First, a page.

For the second time in five years, the same Hell’s Kitchen condominium has sold out. The building’s exclusive sales agent, Blu Realty Group’s Vince Rocco, told The Real Deal a buyer closed last week on a one-bedroom apartment at 505 West 47th Street. The unit, which sold for $790,000, was the last available apartment at the 108-unit condo.
Developed by Parkview Developers, the condo first launched sales in October 2007, and by the following July, Rocco, then with Halstead Property, had contracts signed for every unit. His work there was done – or so he thought.
Over the next three months, the economy crashed and 50 buyers backed out of their contracts. While Parkview went to court to battle those buyers, who recouped their deposits after lengthy litigation by using the Interstate Land Sales Full Disclosure Act to support their claim, Rocco went back to work to re-sell those 50 units.
With construction on the building completed, Rocco and colleague Shane Shimon moved into an on-site sales office and began marketing the units at the same price point — about $1,050 per square-foot — that was set prior to the crash.
“The prices set in 2007 were under-market,” Rocco said, adding that “$1,050 a foot for new development, when $1,250 to $1,400 was the norm, was unheard of. That’s what got us attention at first, and allowed us not to slash prices afterwards.”
The relatively inexpensive asking prices were a result of the Hell’s Kitchen location, Shimon said, which was still in the process of gentrifying and still had something of a seedy reputation in 2007.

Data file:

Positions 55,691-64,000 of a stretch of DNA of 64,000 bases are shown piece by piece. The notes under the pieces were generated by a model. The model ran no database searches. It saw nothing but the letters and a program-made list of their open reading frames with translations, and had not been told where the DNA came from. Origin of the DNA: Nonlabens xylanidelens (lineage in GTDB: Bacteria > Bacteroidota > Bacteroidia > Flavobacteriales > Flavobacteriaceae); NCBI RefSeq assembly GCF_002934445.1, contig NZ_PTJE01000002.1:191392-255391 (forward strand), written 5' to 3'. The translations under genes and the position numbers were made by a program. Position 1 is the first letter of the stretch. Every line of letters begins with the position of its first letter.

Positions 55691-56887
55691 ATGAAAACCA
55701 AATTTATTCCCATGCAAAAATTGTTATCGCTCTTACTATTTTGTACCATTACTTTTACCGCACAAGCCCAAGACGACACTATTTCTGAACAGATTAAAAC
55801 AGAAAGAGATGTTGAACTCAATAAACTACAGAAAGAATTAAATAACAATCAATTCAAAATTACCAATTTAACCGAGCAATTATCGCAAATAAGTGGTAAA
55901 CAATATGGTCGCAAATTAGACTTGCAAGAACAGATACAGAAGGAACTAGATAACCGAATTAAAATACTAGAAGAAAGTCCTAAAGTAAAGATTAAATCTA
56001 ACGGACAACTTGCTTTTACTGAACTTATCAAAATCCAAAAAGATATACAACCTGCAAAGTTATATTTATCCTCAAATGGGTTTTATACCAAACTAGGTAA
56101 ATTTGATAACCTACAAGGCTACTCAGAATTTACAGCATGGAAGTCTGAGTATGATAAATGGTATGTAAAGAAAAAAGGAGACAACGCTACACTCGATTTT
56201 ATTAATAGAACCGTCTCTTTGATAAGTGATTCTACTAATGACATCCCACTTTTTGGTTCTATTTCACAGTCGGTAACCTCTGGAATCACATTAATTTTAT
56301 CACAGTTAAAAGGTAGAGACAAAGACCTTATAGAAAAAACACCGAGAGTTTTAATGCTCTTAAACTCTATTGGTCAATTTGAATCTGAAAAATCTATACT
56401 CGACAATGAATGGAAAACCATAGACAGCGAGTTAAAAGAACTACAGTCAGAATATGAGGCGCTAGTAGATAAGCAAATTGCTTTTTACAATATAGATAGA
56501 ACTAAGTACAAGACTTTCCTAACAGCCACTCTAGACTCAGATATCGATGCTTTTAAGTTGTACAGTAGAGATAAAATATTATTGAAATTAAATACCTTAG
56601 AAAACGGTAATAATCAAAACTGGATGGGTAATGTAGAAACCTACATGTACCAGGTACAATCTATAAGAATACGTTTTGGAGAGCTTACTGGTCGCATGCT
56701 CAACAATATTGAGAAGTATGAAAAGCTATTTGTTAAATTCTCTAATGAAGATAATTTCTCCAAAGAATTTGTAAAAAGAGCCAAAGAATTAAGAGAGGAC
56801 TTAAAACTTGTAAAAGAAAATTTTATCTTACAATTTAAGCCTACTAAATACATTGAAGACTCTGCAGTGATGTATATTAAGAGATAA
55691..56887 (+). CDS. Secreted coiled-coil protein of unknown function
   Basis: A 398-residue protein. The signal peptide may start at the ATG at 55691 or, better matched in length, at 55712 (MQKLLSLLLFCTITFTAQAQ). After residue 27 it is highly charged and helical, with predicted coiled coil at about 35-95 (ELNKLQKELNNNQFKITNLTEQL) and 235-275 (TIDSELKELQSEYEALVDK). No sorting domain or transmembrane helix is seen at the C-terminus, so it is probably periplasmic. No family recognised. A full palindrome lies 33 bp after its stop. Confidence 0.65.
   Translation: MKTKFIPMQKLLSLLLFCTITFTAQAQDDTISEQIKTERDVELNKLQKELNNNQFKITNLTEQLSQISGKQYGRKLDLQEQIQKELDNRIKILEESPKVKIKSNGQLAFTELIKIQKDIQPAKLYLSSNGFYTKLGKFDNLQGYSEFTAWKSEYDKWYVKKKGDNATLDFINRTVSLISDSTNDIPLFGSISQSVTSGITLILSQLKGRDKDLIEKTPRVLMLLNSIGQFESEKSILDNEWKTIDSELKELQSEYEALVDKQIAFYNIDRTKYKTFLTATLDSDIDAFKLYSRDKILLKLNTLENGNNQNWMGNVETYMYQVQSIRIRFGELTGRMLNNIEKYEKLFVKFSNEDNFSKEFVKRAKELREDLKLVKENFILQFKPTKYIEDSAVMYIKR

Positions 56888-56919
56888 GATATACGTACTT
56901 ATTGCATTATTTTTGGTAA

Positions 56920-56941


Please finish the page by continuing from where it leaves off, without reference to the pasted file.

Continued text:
The second sales push was far more time consuming than the first. Rocco and Shimon sold about 30 units in 2010, 16 in 2011, and four this year, after Rocco and Shimon moved from Halstead to Blu, where Rocco heads the new Riverside Boulevard office.
The building’s 108 units ultimately sold at a blended average $1,036 per square-foot, the sales team said.
Ian Reisner, a managing director of Parkview who also developed the nearby Out NYC hotel, said selling out the building after so many fits and starts was a “major relief,” even as he was confident that the neighborhood continued evolution would ultimately ensure success.
“As a gay developer, I was able to anticipate the gay community moving from Chelsea to buy in Hell’s Kitchen,” he said. “Yes, I predicted the gentrification of Hell’s Kitchen,” he added. “And yes, I was right.”